You’ve heard of it, you know it’s good for you, but you find yourself scratching your head when it comes to doing it – here’s how to get to grips with self-care
Far more than a hot bath and face mask on a quiet night in, self-care isn’t just the occasional pampering session (although it’s a great place to start!) Instead, it extends far deeper and is a commitment to looking after yourself on the inside by putting your mental and emotional wellbeing first. And it’s not to be dismissed as just a gimmick either, as the entire wellness industry, of which self-care is a popular sector, is said to be worth roughly £3 trillion – the health trend is certainly growing.
“I believe there are two main types of self-care – recreational and transformative,” explains Julie Montagu, life coach and author of Recharge: A Year of Self-Care to Focus on You (£12, amazon.com). “Both are necessary, but they serve different purposes. Recreational self-care is a quick escape, such as a massage, spa appointment, weekend getaway or vacation. This type of self-care lifts our spirits and mood temporarily, clears the mind for a while, and allows us to let go of stress in the short term.” Although taking care of yourself is nothing new, this version of self-care is probably what you’re most familiar with. And while this is important, don’t forget to look after yourself on the inside, too. “Transformative self-care is on a whole different level, whereby we are able to nourish ourselves deep within and not just on the surface. This kind of self-care is an investment in our present and future wellbeing, and overall happiness. But you must sacrifice some of your time and energy so that you can truly recharge for life.” Wellbeing coach and creative feng shui consultant Alexandra Lees (wuweiwisdom.com) echoes this point: “Self-care is self-love in action,” she says. “It’s the simple things you can do for yourself to support and nurture your mind, body and soul. A daily self-care regime will help you become healthier, more authentic and balanced. This, in turn, will benefit all aspects of your life, including your relationships and career. Before you can develop a positive self-care habit, it’s vital to overcome any inner-resistance that will stifle your practice.”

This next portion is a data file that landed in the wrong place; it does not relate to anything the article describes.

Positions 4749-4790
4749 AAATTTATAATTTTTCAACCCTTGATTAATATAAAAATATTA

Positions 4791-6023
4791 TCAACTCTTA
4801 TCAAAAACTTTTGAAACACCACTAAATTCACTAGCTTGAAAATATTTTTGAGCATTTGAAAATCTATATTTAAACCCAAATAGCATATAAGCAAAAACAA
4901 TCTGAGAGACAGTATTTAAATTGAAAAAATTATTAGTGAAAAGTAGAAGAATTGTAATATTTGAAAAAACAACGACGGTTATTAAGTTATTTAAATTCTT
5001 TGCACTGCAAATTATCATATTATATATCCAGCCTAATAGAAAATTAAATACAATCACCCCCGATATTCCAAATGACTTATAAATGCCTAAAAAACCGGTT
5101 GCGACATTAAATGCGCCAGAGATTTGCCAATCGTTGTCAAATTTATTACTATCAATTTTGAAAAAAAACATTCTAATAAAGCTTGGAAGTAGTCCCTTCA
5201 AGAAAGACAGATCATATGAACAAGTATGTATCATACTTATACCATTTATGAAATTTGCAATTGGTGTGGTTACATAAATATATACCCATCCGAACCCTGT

Living in an era of constantly being on the go, doing everything and ‘having it all’, the last thing on an ever-growing to-do list is slowing down and dedicating time to yourself. But, with research from Virgin showing that 51 percent of full-time UK employees have experienced burnout, perhaps it’s about time to finally put yourself first. “The signs of neglecting self-care are very easy to spot,” says balance coach Helen Hopkins. “Tiredness, fatigue, irritability, weight gain, mood swings and a general lack of lustre for life are common signals that you’ve perhaps fallen off the wagon in caring for yourself – but this can be reversed quite easily and without spending too much money. Self-care, of course, has to become your own version of self-care, and if you don’t have the time or inclination to do everything on the list then adapt it to your own needs.”